“If you watched the classic startup documentary Startup.com, you might recall there were three co-founders at govWorks.com. Two of them, Kaleil and Tom, worked their asses off while the other one, Chieh, never joined their company full-time. He kept his full-time job and worked “after hours”. It seemed, however that nobody knew what he was actually doing.
When the startup got their first venture capital investor, the VC required Tom and Kaleil to buy Chieh out, subject to investing. But he suddenly demanded $800k for ‘five months’ of his after-hours work.
Kaleil and Tom ended up settling with Chieh for $700,000, making up the $290,000 out of their own pockets. GovWorks.com hit the bricks soon after, due to several disputes between Kaleil and Tom, who were also best friends.
In some parts of the movie, you can see Kaleil saying one thing to the team and then Tom completely negating what Kaleil said. The same thing happened when the two talked to their investors. That’s not the best way to present yourself when raising funds.
This entire situation resulted in the firing of Tom followed by company turmoil and a drop from 200 employees down to 50.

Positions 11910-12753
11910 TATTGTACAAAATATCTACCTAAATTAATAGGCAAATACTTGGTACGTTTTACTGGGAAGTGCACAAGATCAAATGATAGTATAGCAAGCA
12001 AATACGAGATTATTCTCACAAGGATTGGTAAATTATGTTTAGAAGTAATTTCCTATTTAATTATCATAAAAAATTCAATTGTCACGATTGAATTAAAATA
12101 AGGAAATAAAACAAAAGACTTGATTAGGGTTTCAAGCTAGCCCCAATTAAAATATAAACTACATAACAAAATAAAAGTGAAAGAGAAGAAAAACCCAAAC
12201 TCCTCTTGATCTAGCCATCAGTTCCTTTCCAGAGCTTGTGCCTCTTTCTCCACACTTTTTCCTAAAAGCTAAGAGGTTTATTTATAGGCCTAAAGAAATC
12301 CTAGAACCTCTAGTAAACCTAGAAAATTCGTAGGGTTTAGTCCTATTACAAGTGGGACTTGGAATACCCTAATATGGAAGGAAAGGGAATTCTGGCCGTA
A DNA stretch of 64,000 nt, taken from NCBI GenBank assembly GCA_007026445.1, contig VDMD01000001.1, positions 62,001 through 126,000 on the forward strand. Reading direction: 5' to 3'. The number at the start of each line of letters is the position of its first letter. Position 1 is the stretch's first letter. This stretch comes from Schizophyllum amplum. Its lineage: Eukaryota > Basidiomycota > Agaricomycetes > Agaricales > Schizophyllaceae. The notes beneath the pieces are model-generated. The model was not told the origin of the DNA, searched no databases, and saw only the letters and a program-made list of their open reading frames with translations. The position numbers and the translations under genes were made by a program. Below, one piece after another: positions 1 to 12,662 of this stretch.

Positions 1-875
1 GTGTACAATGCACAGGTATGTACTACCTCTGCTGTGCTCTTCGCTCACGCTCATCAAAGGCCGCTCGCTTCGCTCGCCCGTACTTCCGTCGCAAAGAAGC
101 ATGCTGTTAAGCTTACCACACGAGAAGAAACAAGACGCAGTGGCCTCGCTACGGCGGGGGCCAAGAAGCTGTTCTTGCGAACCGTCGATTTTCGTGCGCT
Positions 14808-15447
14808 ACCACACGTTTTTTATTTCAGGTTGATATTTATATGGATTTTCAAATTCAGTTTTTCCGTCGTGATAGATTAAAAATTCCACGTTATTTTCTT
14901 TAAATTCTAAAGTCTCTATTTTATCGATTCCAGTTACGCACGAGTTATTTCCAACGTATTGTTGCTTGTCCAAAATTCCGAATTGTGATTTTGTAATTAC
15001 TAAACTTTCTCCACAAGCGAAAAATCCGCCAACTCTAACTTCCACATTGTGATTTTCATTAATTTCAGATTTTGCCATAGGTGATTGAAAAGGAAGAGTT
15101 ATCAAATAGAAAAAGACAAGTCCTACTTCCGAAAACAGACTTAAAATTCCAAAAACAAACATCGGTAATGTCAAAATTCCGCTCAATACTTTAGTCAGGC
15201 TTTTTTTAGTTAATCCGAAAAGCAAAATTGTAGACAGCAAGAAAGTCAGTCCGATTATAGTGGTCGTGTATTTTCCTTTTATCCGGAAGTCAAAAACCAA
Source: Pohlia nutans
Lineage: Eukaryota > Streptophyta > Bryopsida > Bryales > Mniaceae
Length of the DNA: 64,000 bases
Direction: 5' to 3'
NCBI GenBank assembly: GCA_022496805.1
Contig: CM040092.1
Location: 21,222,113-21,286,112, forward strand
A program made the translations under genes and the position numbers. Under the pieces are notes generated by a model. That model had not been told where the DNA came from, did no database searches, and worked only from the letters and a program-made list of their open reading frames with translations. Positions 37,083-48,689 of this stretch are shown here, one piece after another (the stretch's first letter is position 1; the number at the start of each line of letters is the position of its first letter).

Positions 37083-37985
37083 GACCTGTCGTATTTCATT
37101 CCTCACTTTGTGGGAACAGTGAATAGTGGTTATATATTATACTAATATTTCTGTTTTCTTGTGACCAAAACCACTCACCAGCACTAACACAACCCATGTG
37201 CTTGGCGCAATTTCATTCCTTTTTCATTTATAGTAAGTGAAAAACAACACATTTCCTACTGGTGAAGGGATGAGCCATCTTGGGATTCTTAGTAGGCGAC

The moral of the story is to sign a co-founder agreement. Stuff like that doesn’t happen if you have a proper contract with a vesting provision. That means no-one gets the shares unless they deliver what you agreed on.
In both of the examples above, the co-founders were friends, yet it still happened. Just because you get along in private life well, it doesn’t mean the same dynamic works in different social conditions. And startups can be quite extreme, bringing out personality aspects you didn’t know of.”
As your company grows, your vision, and opinions can change too. The question here is how are you going to resolve deadlock situations ?